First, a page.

Cuthbert of Lindisfarne
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[[fr:Cuthbert de Lindisfarne]]
[[fr:Cuthbert de Lindisfarne]]
Latest revision as of 15:13, March 20, 2013
Our father among the saints Cuthbert of Lindisfarne, Wonder-worker of Britain, was a monastic missionary and bishop during the seventh century, in Scotland and the north of England. He is a widely venerated saint in England. His feast day is celebrated on March 20. September 4 is the commemoration of the translation of his relics to Durham.
Not much is known for certain of Cuthbert's youth. Variously, he has been thought to have been of Irish origin, named "Mulloche" and descended from Irish royalty, or of Northumbrian birth of well-to-do English stock, with either warrior or sheep-herding training. He was raised in the Scottish lowlands by a poor widow named Kenswith. His date of birth is given as 634 or 635. His course in life seems to have turned on an experience when he was tending sheep one night. Cuthbert saw lights in the sky that he interpreted to be an angel descending to earth and returning to heaven with the soul of St. Aidan of Lindisfarne, whom he found later to have died that evening, August 31, 651. Through this event he decided to go to the Melrose Abbey on the Tweed River and become a monk.
Cuthbert was a monk at Melrose under St. Eata from 651 to 661 where he was taught the scriptures by the prior, St. Boisil. In 661, he joined a new monastery at Ripon, with St. Eata, where he was the guestmaster. Cuthbert returned to Melrose, after King Alcfrid placed Ripon under St. Wilfrid's leadership, and there he became the prior after the death St. Boisil. It was while at Melrose that Cuthbert began his missionary efforts throughout Northumbria. He became ill with the plague that was endemic in the area, and which had been the cause of the death of Boisil. While Cuthbert recovered his health henceforth was undermined.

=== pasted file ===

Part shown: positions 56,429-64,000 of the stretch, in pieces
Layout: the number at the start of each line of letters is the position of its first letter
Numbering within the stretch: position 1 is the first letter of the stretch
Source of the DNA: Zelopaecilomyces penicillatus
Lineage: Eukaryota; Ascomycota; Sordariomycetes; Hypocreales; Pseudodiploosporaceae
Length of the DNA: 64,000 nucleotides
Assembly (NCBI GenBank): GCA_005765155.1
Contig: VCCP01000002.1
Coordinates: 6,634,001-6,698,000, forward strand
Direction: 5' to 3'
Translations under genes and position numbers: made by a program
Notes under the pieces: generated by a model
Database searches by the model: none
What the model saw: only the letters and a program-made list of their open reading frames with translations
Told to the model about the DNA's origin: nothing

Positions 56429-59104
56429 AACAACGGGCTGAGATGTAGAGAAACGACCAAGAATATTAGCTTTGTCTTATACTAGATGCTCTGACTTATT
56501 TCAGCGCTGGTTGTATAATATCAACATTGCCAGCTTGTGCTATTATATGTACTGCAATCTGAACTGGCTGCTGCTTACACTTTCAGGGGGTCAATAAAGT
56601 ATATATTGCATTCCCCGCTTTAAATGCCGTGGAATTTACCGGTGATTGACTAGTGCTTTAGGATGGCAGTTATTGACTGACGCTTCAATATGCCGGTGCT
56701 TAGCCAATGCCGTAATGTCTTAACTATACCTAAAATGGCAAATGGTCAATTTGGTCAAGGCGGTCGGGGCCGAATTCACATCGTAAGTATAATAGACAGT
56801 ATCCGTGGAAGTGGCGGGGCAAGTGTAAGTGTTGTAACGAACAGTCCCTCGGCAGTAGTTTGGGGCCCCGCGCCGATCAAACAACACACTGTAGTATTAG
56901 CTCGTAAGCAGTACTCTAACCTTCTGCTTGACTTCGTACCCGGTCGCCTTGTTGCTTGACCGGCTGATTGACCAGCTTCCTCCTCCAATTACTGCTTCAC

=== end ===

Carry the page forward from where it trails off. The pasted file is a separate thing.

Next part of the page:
At the Synod of Whitby in 664, a decision was made to follow the Roman liturgical customs introduced by Augustine of Canterbury in place of the Celtic practices that were formerly followed. While St. Colman, the local bishop, and his monks refused to accept the decision of the Synod of Whitby and left for Ireland, Cuthbert seemed to have accepted the introduction of the Roman practices and remained. Cuthbert, then, followed his abbot, St. Eata, from Melrose to Lindisfarne, where he became prior and later abbot.
From Lindisfarne, Cuthbert continued his missionary work southward to Northumberland and Durham. Cuthbert had become entranced with the sea and rocky lands of Lindisfarne and yearned for a solitary life there. In 676, he actively turned to such a life by retiring to a cave and shortly thereafter he moved to a cell he built on the isolated island of Inner Farne that was south of Lindisfarne. Yet he was still sought after. After being implored strongly by the king of Northumberland, Cuthbert, in tears, agreed to accept election as a bishop in 684. While initially destined for the see of Hexham, Cuthbert exchanged sees with St. Eata and was consecrated bishop of Lindisfarne in March 26, 685, on the Sunday of the Resurrection, by St. Theodore, Archbishop of Canterbury, and by six bishops in York.
For the next two years, Cuthbert, while maintaining an ascetic life, led his diocese by caring for the sick, distributing alms, working the many miracles that earned him the title of Wonder-worker of Britain. Then, during the Christmas season of 686 in declining health he resigned his office and retired to his cell on the Inner Farne Island where he reposed on March 20, 687.